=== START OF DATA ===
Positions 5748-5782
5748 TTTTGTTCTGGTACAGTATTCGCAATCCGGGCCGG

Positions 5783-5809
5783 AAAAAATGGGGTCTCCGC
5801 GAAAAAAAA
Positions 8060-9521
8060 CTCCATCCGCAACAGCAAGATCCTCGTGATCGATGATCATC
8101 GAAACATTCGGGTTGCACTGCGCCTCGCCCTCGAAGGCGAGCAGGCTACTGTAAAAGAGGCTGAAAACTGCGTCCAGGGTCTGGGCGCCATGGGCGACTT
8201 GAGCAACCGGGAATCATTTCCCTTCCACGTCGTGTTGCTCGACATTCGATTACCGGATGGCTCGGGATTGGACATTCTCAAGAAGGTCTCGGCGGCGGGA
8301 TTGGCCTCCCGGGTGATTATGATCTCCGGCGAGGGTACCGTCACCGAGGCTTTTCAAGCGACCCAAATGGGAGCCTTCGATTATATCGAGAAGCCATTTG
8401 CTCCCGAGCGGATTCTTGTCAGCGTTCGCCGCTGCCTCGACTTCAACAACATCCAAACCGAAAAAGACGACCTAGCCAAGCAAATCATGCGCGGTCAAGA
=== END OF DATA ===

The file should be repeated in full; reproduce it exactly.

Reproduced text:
Positions 5748-5782
5748 TTTTGTTCTGGTACAGTATTCGCAATCCGGGCCGG

Positions 5783-5809
5783 AAAAAATGGGGTCTCCGC
5801 GAAAAAAAA
Positions 8060-9521
8060 CTCCATCCGCAACAGCAAGATCCTCGTGATCGATGATCATC
8101 GAAACATTCGGGTTGCACTGCGCCTCGCCCTCGAAGGCGAGCAGGCTACTGTAAAAGAGGCTGAAAACTGCGTCCAGGGTCTGGGCGCCATGGGCGACTT
8201 GAGCAACCGGGAATCATTTCCCTTCCACGTCGTGTTGCTCGACATTCGATTACCGGATGGCTCGGGATTGGACATTCTCAAGAAGGTCTCGGCGGCGGGA
8301 TTGGCCTCCCGGGTGATTATGATCTCCGGCGAGGGTACCGTCACCGAGGCTTTTCAAGCGACCCAAATGGGAGCCTTCGATTATATCGAGAAGCCATTTG
8401 CTCCCGAGCGGATTCTTGTCAGCGTTCGCCGCTGCCTCGACTTCAACAACATCCAAACCGAAAAAGACGACCTAGCCAAGCAAATCATGCGCGGTCAAGA